Many culturally hungry Americans dream about moving to France. “We’ve Always Had Paris ... and Provence” is the story of two who did so and have lived happily ever after. Patricia Wells, known best for her seminal “Food Lover’s Guide to Paris,” and Walter Wells, a high-ranking editor of The International Herald Tribune from 1980 to 2005, have written a he-said, she-said memoir, volleying back and forth to tell how a girl from Wisconsin and a boy from South Carolina met while working at The New York Times and went to France in 1980 on what they assumed would be temporary journalistic assignments. They found their lives’ calling as expatriates, transcending prejudice to be accepted and even revered by the foreign culture they embraced. Walter was awarded the French Legion of Honor. Patricia recounts with no small measure of self-amazement the time she showed the Frenchman Joël Robuchon, “the greatest chef in the world,” how to make her special bouillabaisse.
The couple describe France’s allure with converts’ enthusiasm. Of her early research for the guide book, Patricia writes: “Everything was new, bright, exciting. There were so many first-time experiences, so many thrilling new tastes. ... Many a night, as Walter walked in the door from work I would shout with joy, ‘I just had one of the best days of my life!’ Walter would respond, ‘You say that three times a week.’” Regarding their decision to stay abroad, he writes: “Why Paris? What was it about the city that pulled us there and kept us? Well, how high is the sky?”
Patricia’s accounts of Provence are full of storybook moments. Of their house, Chanteduc, she rhapsodizes: “We did plant a butterfly bush, a buddleia, that we cut back in winter. From spring until late autumn its brilliant purple flowers attract white and yellow butterflies that dance around over the terrace. One day the Three Tenors were singing loud and clear from the speakers in the corners of my kitchen, and I would swear that the butterflies were dancing to the music. It made me cry with happiness.” Of Provence itself, “It symbolized all the essential elements of the happiness we sought in life: friends, family, food and feasts.” Walter’s description of Chanteduc as it was when they bought it is less starry-eyed: “The bathrooms were inadequate, the windows didn’t shut out the wind, and those tangles of wire in the basement meant that the electricity needed attention, too.” Although he notes that “even a fantasy life has its share of uphill struggle,” Walter is smitten in his own way, rhapsodizing about all the merchants of which they become clients fidèles, creating for him and his wife a sense of community.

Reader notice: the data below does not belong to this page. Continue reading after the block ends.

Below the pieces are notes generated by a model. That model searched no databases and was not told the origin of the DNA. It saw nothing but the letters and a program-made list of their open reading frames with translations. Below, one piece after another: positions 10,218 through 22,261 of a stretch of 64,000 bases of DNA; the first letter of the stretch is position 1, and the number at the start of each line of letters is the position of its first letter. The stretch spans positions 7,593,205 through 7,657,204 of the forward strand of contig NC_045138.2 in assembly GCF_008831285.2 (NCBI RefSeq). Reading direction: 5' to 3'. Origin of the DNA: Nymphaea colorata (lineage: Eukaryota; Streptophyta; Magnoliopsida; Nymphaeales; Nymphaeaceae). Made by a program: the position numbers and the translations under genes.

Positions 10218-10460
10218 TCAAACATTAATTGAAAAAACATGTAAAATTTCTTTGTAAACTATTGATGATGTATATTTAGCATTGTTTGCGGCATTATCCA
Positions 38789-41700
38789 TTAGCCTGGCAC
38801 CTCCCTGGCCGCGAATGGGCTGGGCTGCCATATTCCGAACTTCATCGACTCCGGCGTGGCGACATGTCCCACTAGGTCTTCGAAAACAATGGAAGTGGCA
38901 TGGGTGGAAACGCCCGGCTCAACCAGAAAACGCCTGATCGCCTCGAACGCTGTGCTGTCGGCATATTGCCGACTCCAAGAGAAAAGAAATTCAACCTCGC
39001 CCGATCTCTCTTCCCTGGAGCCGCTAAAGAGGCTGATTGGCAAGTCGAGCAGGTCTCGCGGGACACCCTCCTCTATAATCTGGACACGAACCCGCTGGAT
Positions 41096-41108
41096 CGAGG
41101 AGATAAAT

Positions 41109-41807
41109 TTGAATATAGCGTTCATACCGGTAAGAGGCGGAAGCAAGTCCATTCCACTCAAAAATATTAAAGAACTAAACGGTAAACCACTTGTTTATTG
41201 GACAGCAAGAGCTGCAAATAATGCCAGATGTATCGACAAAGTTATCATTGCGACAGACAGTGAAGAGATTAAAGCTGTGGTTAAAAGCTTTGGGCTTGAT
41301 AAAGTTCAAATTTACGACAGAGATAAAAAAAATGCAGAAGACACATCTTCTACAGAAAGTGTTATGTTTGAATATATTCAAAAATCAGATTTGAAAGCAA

A memoir is intrinsically self-centered, at best offering a fresh vision of the world through other eyes, at worst reading like an overlong Christmas letter. Patricia Wells’s recipes, which follow every chapter, are indeed delicious and unusual, some so evocative that you can practically smell the lavender fields outside the kitchen window and feel the chill of the mistral. Appearances of Robuchon, Julia Child and a Provençal truffle hunter are frothy peaks in the story. But when the Wellses focus on themselves the cream curdles. The book is overloaded with pictures of them separately and together, beaming out at us with politicians’ pasted-on smiles, perfectly outfitted for a night on the town or a morning in the garden, always looking just right and manically happy. It is not just the canned pictures that make it difficult to relate to our omnipresent bibliohosts the way it is so easy to do in such disarming memoirs as Peter Mayle’s “Year in Provence” and Adam Gopnik’s “From Paris to the Moon.” They write like ad men trying to sell readers on the excellence of their self-proclaimed fantasy lives, from the distinctive wines they make to Patricia’s triumphs as a long-distance runner. Without irony, Walter quotes the cookbook editor Maria Guarnaschelli observing their shopping habits in France: “You originated the Dean & DeLuca lifestyle.” He then sincerely boasts that their lifestyle is even better than that, because the excellent butcher delivers their leg of lamb to Patricia’s car, “parked far away.” What might have been a delicious invitation to a banquet winds up reading like a brochure for an expensive gated community
Do we need to know that Patricia’s personal maintenance routine consists of “weekly visits to the hairdresser for upkeep and a manicure, twice a week to the massage therapist, a weekly facial, a monthly pedicure”? She reveals, “I even multitask when I have a facial, having facial hair removed and putting my eyelashes up on rollers so they have an even curl.” The payoff for her beauty routine comes “when Walter and I passed a woman who clearly did not subscribe to the maintenance theory. Her hair was a mess, and dirty as well. She walked with difficulty, overburdened by excess weight. Her clothes were rumpled and too tight. She wore no makeup and the deep wrinkles on her face suggested she was a lifelong smoker. Walter turned to me and said quietly, ‘Thank you for taking care of yourself.’” L’addition, s’il vous plaît!
Jane and Michael Stern are the authors of “Roadfood.”